Let yourself feel all the feelings

This time of year can bring up so much. From expectations to past hurts to hopes that this year your family won't talk about {fill in your own family's story here} to wishing your kids would all smile for the photo to missing loved ones...there's a lot of feelings swirling. Try not to judge the feelings that are coming up for you. Let yourself feel them. Yes, you are allowed to feel sad. And yes, honey, you are allowed to feel happy! And all the other things in between. In fact, you can even feel conflicting things at the same time. You get to choose. (You also get to choose what you do with these feelings. You can dwell. Or you can create your own experience this year. It might be hard to see that, but the choice is there for all of us.)

And remember that those around you have swirling feelings too (even those who might be hurting yours). Tread gently.

Think about how your self-care might have to change this time of year

Maybe you're visiting family or a whole crew is headed your way. Maybe you have to work on Christmas Day. Maybe you're alone for the first time. As you look at what's ahead, think about how your self-care might have to shift. Do you need to get up a little bit earlier because the kids are on break? Do you need to ask your spouse for different kind of support? Do you need to set a boundary around how much you're cooking? Do you need to let go of some pieces of your daily self-care practice due to time and travel?

Think about what pieces of self-care are non-negotiable for you and brainstorm some ways that you can still make them happen.

Then ask yourself this question: What could shift so there could be more ease, more space to really enjoy my loved ones and what I love about this time of year?

I'm cheering you on over here. We really can hold the beauty of the holidays in one hand and the truth that sometimes they are hard in the other.

Give yourself the gift of coming back to center several times a day over these next few weeks.

You deserve to feel the love, and those you love do too.



PS Feel free to share your own self-care ideas and tips in the comments. I love when we can learn from one another.

photo credits: top photo Lauren Oliver Photography, third photo Vanessa Simpson of Focus in Photography 

Dove Self-Esteem Project

liz lamoreux

I'm so excited to partner with Dove to share about the Dove Self-Esteem Project and their new short film, Change One Thing, that encourages girls to realize that they don't need to change one thing about their appearance. Take a moment to watch the short film above, and I have a feeling you'll be ready to join me in making a difference in a girl's life.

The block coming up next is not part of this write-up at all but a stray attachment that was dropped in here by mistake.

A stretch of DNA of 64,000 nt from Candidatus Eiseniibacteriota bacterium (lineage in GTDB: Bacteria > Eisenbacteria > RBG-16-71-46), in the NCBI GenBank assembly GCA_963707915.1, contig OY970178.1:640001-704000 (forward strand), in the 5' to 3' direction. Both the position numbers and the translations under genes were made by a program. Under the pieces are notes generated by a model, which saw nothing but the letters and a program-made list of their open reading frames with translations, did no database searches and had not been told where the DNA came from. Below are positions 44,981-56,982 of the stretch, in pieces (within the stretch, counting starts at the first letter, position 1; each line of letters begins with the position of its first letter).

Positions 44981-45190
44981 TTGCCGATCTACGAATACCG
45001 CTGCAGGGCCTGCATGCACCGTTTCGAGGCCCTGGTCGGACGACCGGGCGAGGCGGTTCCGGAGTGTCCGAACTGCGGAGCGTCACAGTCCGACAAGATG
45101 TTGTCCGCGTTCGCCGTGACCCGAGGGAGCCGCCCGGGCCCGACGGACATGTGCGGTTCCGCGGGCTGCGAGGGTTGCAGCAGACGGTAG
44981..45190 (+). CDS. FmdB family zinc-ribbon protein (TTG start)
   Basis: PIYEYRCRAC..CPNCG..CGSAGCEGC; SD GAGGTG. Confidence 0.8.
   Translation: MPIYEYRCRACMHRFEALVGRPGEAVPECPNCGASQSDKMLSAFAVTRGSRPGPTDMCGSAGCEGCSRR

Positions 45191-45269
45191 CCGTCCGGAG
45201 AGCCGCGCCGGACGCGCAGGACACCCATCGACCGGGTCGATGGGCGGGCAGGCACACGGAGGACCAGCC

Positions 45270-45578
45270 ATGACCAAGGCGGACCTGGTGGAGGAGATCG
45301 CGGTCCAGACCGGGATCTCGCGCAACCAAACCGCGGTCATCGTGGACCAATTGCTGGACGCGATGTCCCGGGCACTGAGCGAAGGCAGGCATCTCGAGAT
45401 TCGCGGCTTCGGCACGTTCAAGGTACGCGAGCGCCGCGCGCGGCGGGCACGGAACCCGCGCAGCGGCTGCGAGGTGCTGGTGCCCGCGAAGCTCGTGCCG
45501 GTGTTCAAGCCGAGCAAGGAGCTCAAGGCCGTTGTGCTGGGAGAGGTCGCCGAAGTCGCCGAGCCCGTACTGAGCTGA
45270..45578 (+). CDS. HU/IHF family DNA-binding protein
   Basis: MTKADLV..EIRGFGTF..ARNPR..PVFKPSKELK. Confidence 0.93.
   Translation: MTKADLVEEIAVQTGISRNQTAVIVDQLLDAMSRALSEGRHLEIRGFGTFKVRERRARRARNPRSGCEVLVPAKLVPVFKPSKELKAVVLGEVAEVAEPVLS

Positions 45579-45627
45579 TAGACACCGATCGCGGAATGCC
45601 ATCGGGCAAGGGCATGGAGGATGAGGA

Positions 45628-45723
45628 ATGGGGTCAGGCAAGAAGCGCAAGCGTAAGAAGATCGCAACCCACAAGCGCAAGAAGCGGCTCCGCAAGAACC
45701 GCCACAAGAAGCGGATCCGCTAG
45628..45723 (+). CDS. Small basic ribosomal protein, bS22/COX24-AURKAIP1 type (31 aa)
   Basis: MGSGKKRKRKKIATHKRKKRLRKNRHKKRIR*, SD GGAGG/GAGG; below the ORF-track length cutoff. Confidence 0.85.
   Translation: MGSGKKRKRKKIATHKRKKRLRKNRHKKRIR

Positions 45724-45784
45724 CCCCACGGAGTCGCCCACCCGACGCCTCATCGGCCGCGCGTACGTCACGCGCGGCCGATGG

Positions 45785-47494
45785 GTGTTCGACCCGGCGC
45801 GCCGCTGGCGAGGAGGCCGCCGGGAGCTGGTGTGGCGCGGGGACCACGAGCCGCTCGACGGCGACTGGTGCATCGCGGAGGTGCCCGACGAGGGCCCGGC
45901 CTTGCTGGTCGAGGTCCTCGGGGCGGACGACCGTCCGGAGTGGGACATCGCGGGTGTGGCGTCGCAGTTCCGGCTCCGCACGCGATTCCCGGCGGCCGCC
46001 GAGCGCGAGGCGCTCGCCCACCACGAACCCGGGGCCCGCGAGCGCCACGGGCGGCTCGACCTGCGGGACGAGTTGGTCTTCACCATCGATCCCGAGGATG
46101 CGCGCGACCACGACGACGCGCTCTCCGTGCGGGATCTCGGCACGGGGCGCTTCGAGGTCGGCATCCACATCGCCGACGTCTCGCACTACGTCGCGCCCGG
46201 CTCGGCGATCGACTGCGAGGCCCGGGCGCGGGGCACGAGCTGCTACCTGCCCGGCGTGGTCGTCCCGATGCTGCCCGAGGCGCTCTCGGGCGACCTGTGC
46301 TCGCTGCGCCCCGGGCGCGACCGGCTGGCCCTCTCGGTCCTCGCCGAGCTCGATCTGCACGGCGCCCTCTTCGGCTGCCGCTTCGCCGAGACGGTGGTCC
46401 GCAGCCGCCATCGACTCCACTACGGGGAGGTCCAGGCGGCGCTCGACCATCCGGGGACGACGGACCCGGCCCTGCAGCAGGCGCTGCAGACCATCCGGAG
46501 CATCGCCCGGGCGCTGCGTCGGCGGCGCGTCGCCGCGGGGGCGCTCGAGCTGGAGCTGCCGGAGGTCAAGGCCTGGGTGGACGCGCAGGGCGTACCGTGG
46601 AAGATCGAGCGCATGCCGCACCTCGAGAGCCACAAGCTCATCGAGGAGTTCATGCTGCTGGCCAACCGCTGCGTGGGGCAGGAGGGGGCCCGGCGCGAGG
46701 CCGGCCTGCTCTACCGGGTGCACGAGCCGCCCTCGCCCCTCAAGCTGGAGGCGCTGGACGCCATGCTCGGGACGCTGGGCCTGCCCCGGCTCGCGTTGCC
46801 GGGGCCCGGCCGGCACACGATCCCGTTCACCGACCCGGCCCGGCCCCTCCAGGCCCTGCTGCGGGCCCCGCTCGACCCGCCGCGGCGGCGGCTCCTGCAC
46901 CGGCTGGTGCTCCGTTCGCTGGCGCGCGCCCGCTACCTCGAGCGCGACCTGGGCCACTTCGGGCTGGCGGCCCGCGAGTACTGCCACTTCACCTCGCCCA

To date, the Dove Self-Esteem Project has reached 17 million girls with self-esteem programming. However, there is more work to be done. Research shows that 9 out of 10 girls want to change at least one thing about their appearance. Fortunately, Dove believes that everyone has the opportunity to make a difference in a girl’s self-esteem.

Today, the Dove Self-Esteem Project is launching a Pinterest page to provide free resources that address today's biggest barriers to a girl's self-esteem. With this new campaign, Dove's goal is to encourage girls to find confidence in their beauty and inspire women to embrace the power and ease of mentorship to help the girls in their lives reach their full potential. 

The articles and resources shared as part of the Dove Self-Esteem Project are accessible and full of actionable ideas to help you begin to have the sometimes tough conversations about everything from body awareness and respecting yourself to peer pressure, bullying, and navigating social media. There are also activities and starting points to help you begin to weave in more moments that help your daughter or the girls in your life think about body confidence and self-care.


My daughter Ellie is just five, but already I'm noticing the way she talks about her body and even how she talks about the ways she's liked or not liked by her peers on any given day. She isn't really saying negative things very often, but I'm observing the awareness she has about herself and her peers. I'm also noticing how she pays attention to the way I talk about myself and my body and features and sometimes mirrors what I say. 

Our daughters are feeling the pressure to look beautiful at as young as 10 years old. When girls feel that they have a positive role model, they are less likely to let anxieties about looks hold them back. (Source: Dove Global Research: The Real Truth About Beauty: Revisited)

When I think about this, I can't help but want to imagine a world where our daughters look in the mirror with kindness. (I want you to imagine a world where you look at yourself with kindness too.) I really do believe we can make this world a reality.


Several activities shared as part of the Dove Self-Esteem Project invite moms to think about how they can model positive self-esteem for their daughters and other young women in their lives. One of my favorite ideas encourages moms to get into photos with their daughters. Getting into photographs and even selfies with your daughter is actually a great way to invite them to feel connected and deeply seen while also modeling self-kindness toward yourself as you let yourself be seen as well.